Want great art? Keep dreaming!
By ANDREA PEYSER
Have we devolved into a nation of cultured sheep?
A piece of fine art on display at the highfalutin Museum of Modern Art contains no Holy Virgin caked in elephant dung. No crucifix was submerged in the artist’s blood and urine. That would make too much sense.
Instead, people line up at MoMA daily, like lambs to the slaughter, not to be shocked or enlightened. They come to gawk at a decidedly B-list star encased in a glass box — sleeping.
“I hoped she’d be here!” enthused Beverly, who waited from early morning Friday to get inside MoMA.
She left, dejected, and $25 poorer, proving P.T. Barnum was right — there’s a sucker born every minute.
The “she” she came to see is the Best Supporting Actress Oscar winner and nouveau-art object, Tilda Swinton.
Swinton, perhaps the least-known Academy Award winner this side of her home in Scotland (she won for 2007’s “Michael Clayton”), is vying for the kind of fame whoredom one usually cannot buy while keeping her clothes on. She’s Lindsay Lohan, minus the shoplifting. Kim Kardashian, minus the pregnancy, greed and major booty.
Pale and severely androgynous, the 52-year-old actress, nee Katherine Mathilda Swinton, arrives at the museum unannounced, whenever she feels like it, and waltzes off some seven hours later.
But Tilda doesn’t do art as we know it. Chris Ofili cynically flung dung in his 1996 “The Holy Virgin Mary,” a collage that infuriated patrons of the publicly funded Brooklyn Museum. In the ’90s, former hooker Annie Sprinkle invited audiences to peek at her cervix, and called it performance art. Andres Serrano stuck a plastic cross inside a glass of his bodily fluids for the 1987 photograph “Piss Christ,” a piece of dung shown in New York just last year. It still has the National Endowment for the Arts, which paid part of a $15,000 grant with your tax money, ducking for cover.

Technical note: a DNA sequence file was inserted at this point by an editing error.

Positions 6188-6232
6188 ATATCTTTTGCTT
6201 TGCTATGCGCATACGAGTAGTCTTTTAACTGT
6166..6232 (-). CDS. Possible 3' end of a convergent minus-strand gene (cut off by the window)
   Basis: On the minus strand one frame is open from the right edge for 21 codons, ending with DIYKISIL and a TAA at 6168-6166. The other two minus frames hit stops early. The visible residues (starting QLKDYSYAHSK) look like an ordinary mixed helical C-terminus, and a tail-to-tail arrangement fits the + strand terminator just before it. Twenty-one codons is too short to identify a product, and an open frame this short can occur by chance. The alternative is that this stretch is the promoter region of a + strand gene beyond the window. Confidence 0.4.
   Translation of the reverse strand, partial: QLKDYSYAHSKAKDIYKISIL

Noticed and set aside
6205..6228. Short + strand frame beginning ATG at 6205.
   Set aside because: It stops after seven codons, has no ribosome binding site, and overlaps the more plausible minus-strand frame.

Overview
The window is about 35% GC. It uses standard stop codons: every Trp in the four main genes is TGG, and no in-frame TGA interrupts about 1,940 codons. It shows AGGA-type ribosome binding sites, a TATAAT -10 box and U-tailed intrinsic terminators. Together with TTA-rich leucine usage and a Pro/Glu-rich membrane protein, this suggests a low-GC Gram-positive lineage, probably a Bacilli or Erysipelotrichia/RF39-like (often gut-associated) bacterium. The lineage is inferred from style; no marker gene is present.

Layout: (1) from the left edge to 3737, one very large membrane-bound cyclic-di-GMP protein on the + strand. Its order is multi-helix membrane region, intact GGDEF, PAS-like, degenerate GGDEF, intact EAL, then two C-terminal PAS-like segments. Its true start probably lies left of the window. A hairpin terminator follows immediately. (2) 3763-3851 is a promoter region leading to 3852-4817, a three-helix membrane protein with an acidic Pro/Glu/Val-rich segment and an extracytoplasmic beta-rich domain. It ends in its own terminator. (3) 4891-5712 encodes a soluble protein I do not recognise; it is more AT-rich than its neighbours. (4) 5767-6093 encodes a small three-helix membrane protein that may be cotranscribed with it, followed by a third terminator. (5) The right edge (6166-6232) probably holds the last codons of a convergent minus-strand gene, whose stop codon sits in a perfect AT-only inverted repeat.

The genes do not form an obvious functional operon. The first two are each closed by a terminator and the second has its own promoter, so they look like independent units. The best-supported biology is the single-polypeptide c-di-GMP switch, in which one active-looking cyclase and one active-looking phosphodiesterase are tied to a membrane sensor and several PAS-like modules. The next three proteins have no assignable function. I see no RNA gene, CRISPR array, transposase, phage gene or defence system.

The art world has only dumbed down since then.
Tilda, the 5-foot-11, ultrathin, middle-aged performer, whose celebrity doppelganger is David Bowie, plops, for no pay, atop a mattress inside a glass box, dressed in sneakers, slacks and a button-down shirt — tossing, turning and feigning sleep. She drinks water, but never uses the bathroom.
People who wouldn’t buy a ticket to one of her movies now line up for a chance to experience a lady performing publicly an intimate function normally reserved for the privacy of one’s bedroom.
Those who happened upon Tilda when she materialized, without warning, March 23 and 26 jockeyed giddily for a glimpse, like fans at a One Direction concert. She plans to show up, like a phantom, on another half-dozen unannounced dates this year.
Culture vultures better line up now.
Tilda performed her nap — called “The Maybe” — in 1995 at London’s Serpentine Gallery, and reprised it the next year at Rome’s Museo Barracco. In 2006, a MoMA spokeswoman told me, she talked to curator Klaus Biesenbach about bringing her tired act to America, a country whose citizens traditionally feel intellectually inferior to our betters abroad.
I am embarrassed.
MoMA, “the great monument to high modernism, has finally achieved a great parody of itself by subjecting the unwary spectator to this preposterous spectacle,” said a brave critic, The New Criterion magazine editor and publisher Roger Kimball.
“Here we have Tilda Swinton, who has the patina of celebrity, sleeping in public. Here, you and your date have plunked down $50 to watch a fated celebrity — asleep!
“H.L. Mencken said, ‘No one went broke underestimating the stupidity of the American public.’ ”
We’ve become a nation of insecure lemmings, desperate to be liked by Euro-slobs. Is this some snarky commentary on our voyeuristic celebrity worship? Or are we too exhausted to care?
Whatever the lofty purpose, Tilda Swinton has become the symbol of our age — an exhibitionistic, intellectually needy fame-seeker.
Don’t encourage her.
Use your $25 museum admission fee to take a friend to a (non-Tilda) movie. Give it to a talented starving artist.
Or stay home — and snooze. It’s more exciting.